Sometimes, bad times help us remember better times.
It's a circuitous path to happiness, to be sure. But it's the one taken by Toronto pop-folk duo In the City on their new single and video Best Time.
Although it was inspired by the untimely and unexpected death of singer Ashley Jane's mother last year, the song — a preview of the pair's forthcoming concept EP MaryAnn — chooses to celebrate life rather than mourn loss.
"It's really a song that she's singing to my dad," explains Jane, who splits musical duties with multi-instrumentalist and studio whiz Timon Wientzek. "I was really grappling with the idea of grieving for someone you've lost and how you can get really swept up in the tragedy of it. It's really easy for that to become how you remember someone. But the storyteller in me was saying, 'No, if your mom was still here, I think she'd tell all her friends and loved ones that she had the best time while she was here.' "
The song's rich musical landscape mirrors the uplifting grace of the lyrics. Opening with a lone acoustic guitar, it seamlessly builds and expands to a rousing, widescreen two-step with fluttering mandolin, lush keyboards, handclaps and even trumpet flourishes — all topped by an endearing chorus buoyed by Jane's warm, sweetly trilling tones. Bold and ambitious, mature and dynamic, Best Time heralds the next stage in the autonomous young duo's rapid evolution as songwriters with exceptional chemistry and a unique approach.
They found that groove when they found each other some four years ago. Singer-songwriter and documentary story producer Jane was with a non-profit that empowered kids through music. Composer Wientzek worked in the studio where they were recording. Their backgrounds were diverse — she grew up twirling in a backyard skating rink as Joni Mitchell, the Rankin Family, Fleetwood Mac and Shania Twain blasted from outdoor speakers housed in Tupperware to thwart squirrels; he absorbed the sounds of everyone from Bon Jovi and Limp Bizkit to Radiohead and even Backstreet Boys ("I really enjoyed the production and the harmonies," he swears). Ultimately, their differences proved to be great strengths.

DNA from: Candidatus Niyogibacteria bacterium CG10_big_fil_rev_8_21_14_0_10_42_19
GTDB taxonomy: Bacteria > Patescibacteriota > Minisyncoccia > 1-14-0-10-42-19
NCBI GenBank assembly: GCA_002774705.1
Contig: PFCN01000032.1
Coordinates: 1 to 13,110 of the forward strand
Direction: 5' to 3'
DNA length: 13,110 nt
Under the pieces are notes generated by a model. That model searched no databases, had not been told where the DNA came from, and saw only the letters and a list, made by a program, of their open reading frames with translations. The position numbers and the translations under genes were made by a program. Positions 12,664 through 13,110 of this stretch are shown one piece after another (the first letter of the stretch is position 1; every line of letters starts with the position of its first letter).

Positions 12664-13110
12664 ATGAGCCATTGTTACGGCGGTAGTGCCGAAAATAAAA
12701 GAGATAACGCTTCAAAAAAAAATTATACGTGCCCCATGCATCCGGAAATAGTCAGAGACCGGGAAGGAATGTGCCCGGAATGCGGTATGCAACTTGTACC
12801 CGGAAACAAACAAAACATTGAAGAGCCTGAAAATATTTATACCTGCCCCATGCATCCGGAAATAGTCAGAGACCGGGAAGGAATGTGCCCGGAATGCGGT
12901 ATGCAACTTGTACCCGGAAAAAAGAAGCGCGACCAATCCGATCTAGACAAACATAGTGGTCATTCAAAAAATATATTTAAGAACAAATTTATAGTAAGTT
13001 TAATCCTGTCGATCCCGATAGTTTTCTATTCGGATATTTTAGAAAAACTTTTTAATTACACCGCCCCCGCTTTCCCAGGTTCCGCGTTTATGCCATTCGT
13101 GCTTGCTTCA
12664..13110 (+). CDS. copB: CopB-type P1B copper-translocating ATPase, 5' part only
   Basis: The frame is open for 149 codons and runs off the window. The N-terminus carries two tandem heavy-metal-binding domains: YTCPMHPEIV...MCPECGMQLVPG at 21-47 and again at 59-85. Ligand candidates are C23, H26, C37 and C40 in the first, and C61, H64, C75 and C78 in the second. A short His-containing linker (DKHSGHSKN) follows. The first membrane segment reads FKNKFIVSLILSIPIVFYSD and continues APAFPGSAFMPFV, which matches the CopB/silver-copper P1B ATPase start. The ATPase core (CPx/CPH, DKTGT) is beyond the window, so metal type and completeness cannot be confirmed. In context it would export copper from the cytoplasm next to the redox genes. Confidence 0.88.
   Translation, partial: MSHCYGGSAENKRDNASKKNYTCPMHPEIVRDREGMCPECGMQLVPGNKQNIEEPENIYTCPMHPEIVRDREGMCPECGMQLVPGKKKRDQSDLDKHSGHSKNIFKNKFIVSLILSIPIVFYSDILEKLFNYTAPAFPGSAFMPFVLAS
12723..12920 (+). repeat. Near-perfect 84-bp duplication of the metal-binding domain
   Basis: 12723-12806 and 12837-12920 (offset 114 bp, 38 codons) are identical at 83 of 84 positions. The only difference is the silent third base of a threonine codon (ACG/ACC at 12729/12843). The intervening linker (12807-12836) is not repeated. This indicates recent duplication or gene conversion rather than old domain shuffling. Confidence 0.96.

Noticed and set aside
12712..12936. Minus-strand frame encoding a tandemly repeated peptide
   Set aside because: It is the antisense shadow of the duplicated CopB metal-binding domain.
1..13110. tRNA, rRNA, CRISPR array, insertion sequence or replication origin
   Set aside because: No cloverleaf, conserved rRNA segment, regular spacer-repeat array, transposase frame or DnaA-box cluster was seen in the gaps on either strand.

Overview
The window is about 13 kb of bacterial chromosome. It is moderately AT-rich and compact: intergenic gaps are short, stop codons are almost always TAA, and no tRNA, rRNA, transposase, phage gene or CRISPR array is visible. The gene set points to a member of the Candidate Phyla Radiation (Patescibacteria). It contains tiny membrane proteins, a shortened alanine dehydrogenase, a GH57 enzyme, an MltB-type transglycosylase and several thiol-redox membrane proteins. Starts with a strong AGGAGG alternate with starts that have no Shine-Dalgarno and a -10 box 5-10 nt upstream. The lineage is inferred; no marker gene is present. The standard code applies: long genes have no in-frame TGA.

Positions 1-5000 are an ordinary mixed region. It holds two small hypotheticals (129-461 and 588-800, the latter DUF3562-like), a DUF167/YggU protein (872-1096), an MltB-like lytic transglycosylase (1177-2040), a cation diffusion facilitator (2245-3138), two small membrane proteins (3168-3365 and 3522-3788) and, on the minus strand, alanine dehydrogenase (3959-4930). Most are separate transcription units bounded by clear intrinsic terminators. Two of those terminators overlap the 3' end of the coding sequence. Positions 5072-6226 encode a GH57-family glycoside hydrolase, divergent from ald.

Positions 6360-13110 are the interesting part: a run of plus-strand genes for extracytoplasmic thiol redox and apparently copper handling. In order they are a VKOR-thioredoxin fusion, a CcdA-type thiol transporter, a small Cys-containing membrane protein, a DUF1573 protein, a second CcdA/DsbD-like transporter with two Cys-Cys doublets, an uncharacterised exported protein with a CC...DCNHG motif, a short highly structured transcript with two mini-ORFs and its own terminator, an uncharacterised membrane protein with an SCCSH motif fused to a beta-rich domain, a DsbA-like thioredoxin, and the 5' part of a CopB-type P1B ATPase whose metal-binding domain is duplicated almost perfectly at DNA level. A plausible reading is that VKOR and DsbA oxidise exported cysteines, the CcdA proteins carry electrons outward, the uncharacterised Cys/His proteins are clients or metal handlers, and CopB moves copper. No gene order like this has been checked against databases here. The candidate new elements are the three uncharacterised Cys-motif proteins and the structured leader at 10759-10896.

"Musically speaking, I come from more of a rock background," Wientzek says. "Ashley is more from a singer-songwriter background. But somehow they mesh well together into something that works. We have the sensibility to write sensitive material, but not make it overly cheesy, overly pop."
They made that apparent on their 2016 EP Changing Tides. Assembled in Wientzek's home studio, its beautiful melodies, emotionally resonant narratives and soft cinematic sonics won over the Canadian film and TV industry. Their music has been showcased on CBC's Heartland, Kim’s Convenience and Workin’ Moms, along with CTV’s Saving Hope, commercials and award-winning independent films. This summer, they undertook a songwriting residency with the Slaight Family Music Lab at the Canadian Film Centre. The multi-media approach has left them in a unique position: They've heard their songs on screen and online but not on radio. Still, the determinedly DIY duo are right where they want to be.
"It's been a weird thing," Jane says. "But I think it's just such an exciting time to be an artist, because you can kind of make your own rules ... We do everything ourselves. We record ourselves, we produce the songs ourselves. It's the two of us in a room. There's so much autonomy we have with our sound and with the choices we make. And we're charting a course that feels unconventional — finding an online audience and doing things our way. Whatever road embraces us, we're going to run with it."
Better times are on the way.